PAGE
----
Sundhya Pahuja (home page)
Director, Law and Development Research Program, University of Melbourne
Research Professor in Law, SOAS, University of London
Jurisdictional Rivalries between Company and State
This contribution to the research theme Crossing Borders, centres on two questions posed explicitly by the subtheme, Boundaries and Legal Authority in a Global Context. The first is how to understand in normative and conceptual terms, the changing capacity of the state to regulate (in the face of) cross-border activity, and the second is the question of what renders authoritative, the acts of setting legal boundaries in a global context?
I will approach the two questions raised by the theme, in the practical context of how we should understand the relationship between the company and the state historically and today, orienting myself theoretically by what I have described elsewhere as ‘jurisdictional thinking’, an historically inflected jurisprudence. 
In this, I will work explicitly at the intersection between the subtheme, and my new research on the history of the company in international law, a large project which traces the changing place of the company in international law from the Verenigde Oostindische Companie and East India Company to the UN Global Compact.
Whilst at STIAS, I will work on a new article focusing on the relationship between public debt and forms of authority on the local, national and international level. I will consider the relationship between public debt and the capacity of the state to regulate, as well as explore how (internationalized) public debt relates to the ways in which certain types of practices are authored and authorized on the global plane. In this, the question of the ‘legal’ boundary (understood as connected to state authority) will be set theoretically against other practices of authorisation, and the actualisation of the authority of Banks and international institutions such as the IMF.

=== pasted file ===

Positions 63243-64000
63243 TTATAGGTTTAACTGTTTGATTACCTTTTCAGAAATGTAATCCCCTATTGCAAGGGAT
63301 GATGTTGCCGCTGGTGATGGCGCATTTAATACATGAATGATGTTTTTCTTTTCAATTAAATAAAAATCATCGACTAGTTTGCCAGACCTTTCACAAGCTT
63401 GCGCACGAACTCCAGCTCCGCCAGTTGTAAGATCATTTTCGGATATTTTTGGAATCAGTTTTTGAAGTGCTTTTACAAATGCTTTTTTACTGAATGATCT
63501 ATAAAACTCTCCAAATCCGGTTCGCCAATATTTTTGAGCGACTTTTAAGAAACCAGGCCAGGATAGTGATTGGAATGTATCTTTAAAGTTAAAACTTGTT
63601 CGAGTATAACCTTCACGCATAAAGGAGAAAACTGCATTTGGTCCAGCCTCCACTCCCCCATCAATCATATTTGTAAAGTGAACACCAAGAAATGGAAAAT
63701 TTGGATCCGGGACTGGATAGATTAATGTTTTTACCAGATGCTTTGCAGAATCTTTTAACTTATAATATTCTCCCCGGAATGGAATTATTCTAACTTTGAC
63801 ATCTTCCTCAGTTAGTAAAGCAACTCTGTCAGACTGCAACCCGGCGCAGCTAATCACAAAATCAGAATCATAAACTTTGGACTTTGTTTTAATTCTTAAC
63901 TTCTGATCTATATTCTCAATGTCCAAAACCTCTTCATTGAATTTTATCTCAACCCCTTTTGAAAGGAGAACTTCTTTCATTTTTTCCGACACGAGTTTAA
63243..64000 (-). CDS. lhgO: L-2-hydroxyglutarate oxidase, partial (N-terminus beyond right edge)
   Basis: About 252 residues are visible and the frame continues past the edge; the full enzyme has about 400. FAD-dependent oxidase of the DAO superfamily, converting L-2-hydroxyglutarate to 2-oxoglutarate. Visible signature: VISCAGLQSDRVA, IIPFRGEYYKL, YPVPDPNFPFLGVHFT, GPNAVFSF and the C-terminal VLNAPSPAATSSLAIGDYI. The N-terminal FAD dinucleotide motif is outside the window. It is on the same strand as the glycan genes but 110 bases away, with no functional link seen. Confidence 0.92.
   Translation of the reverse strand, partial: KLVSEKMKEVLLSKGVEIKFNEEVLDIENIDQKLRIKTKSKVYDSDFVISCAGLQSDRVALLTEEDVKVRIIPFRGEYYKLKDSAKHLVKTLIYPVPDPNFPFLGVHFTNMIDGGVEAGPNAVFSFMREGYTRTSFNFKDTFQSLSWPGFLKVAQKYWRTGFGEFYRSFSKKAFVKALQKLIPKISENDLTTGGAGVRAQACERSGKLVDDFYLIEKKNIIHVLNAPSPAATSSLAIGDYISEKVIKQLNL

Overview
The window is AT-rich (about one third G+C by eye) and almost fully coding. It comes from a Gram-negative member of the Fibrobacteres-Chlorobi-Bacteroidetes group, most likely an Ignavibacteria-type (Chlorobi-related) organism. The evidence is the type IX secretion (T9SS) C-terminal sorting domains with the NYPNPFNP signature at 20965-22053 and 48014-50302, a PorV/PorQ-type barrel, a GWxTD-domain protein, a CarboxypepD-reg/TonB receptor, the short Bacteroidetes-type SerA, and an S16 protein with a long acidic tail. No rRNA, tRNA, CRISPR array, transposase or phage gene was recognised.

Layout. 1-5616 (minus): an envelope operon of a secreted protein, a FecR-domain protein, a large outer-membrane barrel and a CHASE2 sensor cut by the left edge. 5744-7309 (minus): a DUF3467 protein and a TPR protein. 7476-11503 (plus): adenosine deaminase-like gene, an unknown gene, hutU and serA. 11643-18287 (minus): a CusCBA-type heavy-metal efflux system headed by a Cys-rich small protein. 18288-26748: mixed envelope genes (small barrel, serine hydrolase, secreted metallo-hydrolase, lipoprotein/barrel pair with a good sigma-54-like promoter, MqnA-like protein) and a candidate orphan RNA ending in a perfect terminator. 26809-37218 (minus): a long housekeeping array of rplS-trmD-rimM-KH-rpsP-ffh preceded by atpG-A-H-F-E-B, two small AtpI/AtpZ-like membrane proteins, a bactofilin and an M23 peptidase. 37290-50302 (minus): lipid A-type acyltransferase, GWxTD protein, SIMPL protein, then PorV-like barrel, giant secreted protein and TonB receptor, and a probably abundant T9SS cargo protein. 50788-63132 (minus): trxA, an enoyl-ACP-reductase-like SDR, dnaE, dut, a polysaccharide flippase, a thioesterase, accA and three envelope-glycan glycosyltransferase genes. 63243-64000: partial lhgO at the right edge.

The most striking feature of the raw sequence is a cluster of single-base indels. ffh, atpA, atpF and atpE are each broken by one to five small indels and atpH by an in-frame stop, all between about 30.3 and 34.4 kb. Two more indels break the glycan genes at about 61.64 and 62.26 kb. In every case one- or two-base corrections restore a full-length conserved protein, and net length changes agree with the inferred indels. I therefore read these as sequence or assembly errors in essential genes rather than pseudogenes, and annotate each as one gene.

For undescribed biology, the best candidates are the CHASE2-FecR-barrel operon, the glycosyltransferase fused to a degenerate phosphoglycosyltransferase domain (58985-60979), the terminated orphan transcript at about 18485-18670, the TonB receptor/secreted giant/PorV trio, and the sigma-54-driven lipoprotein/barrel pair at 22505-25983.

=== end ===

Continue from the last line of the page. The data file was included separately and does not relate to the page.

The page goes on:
This will be a standalone article connected to the themes of the STIAS group, and will benefit greatly from engagement and conversation refracted through the lenses of the thematic.
It connects to my current research as one of a series of key chronological/conceptual moments produced in order to enable the critical re-description of the relationship between Company and State in terms of rival forms of authority and practices of authorization. This re-description will run counter to present day understandings of the relationship between company and state in terms of regulatory escape.
In that story, the modern corporation is understood as a child of the state, a child which has grown too powerful to control. However, in my account, we need to go back further than the advent of the modern corporation, in order to see that the Company emerged in the early modern period not as a child of the state as is so often assumed, but rather as a rival form of both associational life and (public) authority. Once identified, we can then pay attention to that rivalry at different moments and in different forms of relation between company and state.
Understanding the historical relationship between company and state as one of rivalry between corporate forms of association and authority both to speak the law as well as to decide what ‘law’ is, is crucial for understanding the current relationship between modern corporation and state in a politically meaningful way. Or, as the thematic puts it, to consider ‘what […] appropriate and effective institutional mechanisms by which such authority can be contested’ might be.
 Sundhya Pahuja, ‘Laws of Encounter: A Jurisdictional Approach to International Law’ (2013) London Review of International Law; and ‘Letters to a Nation: Nehru and the other international law’, in Eslava, Fakhri, Nesiah, (eds). Bandung, Global History and International Law: Critical Pasts and Pending Futures (forthcoming, Cambridge University Press).